1) Errors – Terrors
Just one letter’s difference! Don’t let errors in punctuation or grammar be the reason for you not getting that contract. Clients and recruiters are always looking for ways to weed out poor or weak CV’s; give yours a fighting chance by getting the basics right. Get friends to read it for you, spotting your own mistakes isn’t always easy.
2) Two pages not ten
There has been lots of research on how many pages the perfect CV should have. All evidence points towards two. It’s about getting the right balance between just giving enough information to ensure the client wants to find out more about you and not too much so they get boring reading it. Think of the difference between ‘brochure copy’ and ‘advertising copy’ – in CV terms brochure copy allows the client to decide there and then if you’re the right candidate for the job without even seeing you. Advertising copy gives just enough information to tease and ensure they call you in to find out more.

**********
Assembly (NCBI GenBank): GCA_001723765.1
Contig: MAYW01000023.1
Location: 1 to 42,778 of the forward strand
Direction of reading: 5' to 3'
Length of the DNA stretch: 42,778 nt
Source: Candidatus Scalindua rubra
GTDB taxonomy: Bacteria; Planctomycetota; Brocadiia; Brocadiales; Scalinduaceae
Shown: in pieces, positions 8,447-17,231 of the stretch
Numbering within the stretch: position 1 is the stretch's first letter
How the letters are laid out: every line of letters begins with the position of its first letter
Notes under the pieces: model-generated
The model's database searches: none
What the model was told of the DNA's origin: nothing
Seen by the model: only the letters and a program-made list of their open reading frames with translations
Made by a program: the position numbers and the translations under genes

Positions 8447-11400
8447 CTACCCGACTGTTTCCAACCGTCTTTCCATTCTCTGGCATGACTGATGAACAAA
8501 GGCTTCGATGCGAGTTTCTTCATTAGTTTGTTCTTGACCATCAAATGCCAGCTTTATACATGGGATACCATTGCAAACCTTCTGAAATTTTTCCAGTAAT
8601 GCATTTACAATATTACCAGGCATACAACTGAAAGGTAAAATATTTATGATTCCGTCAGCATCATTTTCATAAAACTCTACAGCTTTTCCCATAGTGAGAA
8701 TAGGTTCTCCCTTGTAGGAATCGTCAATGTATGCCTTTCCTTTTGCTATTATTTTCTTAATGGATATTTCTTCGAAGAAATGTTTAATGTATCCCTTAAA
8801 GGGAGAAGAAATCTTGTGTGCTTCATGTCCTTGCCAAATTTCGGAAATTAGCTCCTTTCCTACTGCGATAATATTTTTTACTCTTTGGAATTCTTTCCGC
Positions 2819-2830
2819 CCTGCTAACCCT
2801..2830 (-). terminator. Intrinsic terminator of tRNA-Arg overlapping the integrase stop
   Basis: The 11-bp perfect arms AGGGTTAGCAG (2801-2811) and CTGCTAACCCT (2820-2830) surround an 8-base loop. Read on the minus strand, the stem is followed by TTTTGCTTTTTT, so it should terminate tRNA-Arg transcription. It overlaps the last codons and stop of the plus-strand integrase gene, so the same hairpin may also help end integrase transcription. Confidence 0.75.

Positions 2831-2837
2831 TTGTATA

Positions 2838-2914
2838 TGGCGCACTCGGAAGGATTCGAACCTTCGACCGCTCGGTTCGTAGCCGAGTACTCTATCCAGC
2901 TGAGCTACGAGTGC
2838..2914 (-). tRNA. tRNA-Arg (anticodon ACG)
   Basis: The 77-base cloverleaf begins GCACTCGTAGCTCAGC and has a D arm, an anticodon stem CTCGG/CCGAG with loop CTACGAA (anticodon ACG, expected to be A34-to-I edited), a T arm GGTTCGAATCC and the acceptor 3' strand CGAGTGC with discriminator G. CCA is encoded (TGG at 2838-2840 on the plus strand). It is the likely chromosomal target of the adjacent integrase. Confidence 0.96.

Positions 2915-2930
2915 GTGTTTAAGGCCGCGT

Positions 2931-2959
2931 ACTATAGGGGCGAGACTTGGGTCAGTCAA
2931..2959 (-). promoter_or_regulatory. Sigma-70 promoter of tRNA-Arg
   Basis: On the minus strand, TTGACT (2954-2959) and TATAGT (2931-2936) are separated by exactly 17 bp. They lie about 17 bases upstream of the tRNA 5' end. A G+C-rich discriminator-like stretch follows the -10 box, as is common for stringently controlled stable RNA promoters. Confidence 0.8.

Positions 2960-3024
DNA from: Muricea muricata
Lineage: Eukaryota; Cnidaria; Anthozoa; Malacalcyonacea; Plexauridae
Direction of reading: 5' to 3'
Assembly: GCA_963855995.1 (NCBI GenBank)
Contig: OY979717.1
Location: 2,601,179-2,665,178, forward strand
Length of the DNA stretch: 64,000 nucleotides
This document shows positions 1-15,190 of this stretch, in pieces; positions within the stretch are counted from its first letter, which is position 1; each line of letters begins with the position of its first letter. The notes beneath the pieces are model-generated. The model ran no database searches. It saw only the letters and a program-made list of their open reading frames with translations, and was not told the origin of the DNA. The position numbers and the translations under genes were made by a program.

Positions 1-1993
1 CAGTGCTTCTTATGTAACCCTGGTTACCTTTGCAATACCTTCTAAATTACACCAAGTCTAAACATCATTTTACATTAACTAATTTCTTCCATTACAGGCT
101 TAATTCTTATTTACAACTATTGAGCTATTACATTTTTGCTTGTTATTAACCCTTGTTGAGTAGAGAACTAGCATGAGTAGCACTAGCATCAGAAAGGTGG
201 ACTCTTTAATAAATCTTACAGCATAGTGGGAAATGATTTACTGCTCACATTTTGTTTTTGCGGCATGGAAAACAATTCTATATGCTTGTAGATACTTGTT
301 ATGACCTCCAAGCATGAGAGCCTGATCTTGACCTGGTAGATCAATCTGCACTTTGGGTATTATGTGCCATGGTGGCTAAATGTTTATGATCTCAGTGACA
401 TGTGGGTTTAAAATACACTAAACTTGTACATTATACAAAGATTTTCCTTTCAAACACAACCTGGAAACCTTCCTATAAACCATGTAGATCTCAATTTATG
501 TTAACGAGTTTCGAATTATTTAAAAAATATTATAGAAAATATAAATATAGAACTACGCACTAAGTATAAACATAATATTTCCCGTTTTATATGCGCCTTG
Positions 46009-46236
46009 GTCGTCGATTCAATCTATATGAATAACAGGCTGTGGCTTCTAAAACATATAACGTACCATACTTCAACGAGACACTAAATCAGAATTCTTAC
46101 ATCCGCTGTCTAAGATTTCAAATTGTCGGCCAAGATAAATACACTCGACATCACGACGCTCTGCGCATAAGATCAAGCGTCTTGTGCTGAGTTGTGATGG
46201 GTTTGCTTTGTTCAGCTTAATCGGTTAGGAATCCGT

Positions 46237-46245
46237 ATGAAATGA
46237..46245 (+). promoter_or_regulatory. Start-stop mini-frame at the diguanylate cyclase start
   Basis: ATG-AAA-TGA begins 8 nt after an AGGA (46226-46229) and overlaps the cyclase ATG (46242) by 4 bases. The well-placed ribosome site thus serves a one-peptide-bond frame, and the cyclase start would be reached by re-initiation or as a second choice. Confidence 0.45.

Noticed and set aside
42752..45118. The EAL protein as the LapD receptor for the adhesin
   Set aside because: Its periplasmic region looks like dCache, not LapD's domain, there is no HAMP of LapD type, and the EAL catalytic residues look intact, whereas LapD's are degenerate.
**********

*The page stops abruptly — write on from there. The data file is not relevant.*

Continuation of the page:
3) It’s a CV, not a job description
Your CV must be full of successes; explain not only what you’ve done but also how successful you’ve been. In the contract world, this is even more important as clients are looking for winners and achievers. People who have a track record of delivering results are most likely to get that interview.
4) Does one size fit all?
No, of course not, one size rarely fits anybody. Your CV shouldn’t be a mass produced item, it should be tailored to meet the needs of each role you’re applying for. Yes, you have numerous skills and experiences, but it doesn’t mean they are all relevant for the position you’re applying for. Some but not all job boards and recruiters do allow different CV’s to be submitted, look out for these sites and use the facility whenever possible.
5) Been travelling recently?
Time out of work on a CV can be a good thing, if sold correctly, it can show a depth of character. If you’ve been off travelling around the world, provide a few details of the skills needed for such a journey e.g. project management skills, self-motivation, teamwork, leadership skills, communication skills etc. It’s better to have full continuity on your CV, gaps aren’t good, it’s better for you to say what you’ve been up to rather than letting the client come up with their own conclusions.
Plus one extra, it was just too hard to keep it to five!
6) Make sure your CV is outstanding and irresistible
Your CV can be your best friend or your worst enemy. Spend time on getting it right, companies spend millions on packaging to try and tempt you in the supermarket, make sure your CV does the same for you.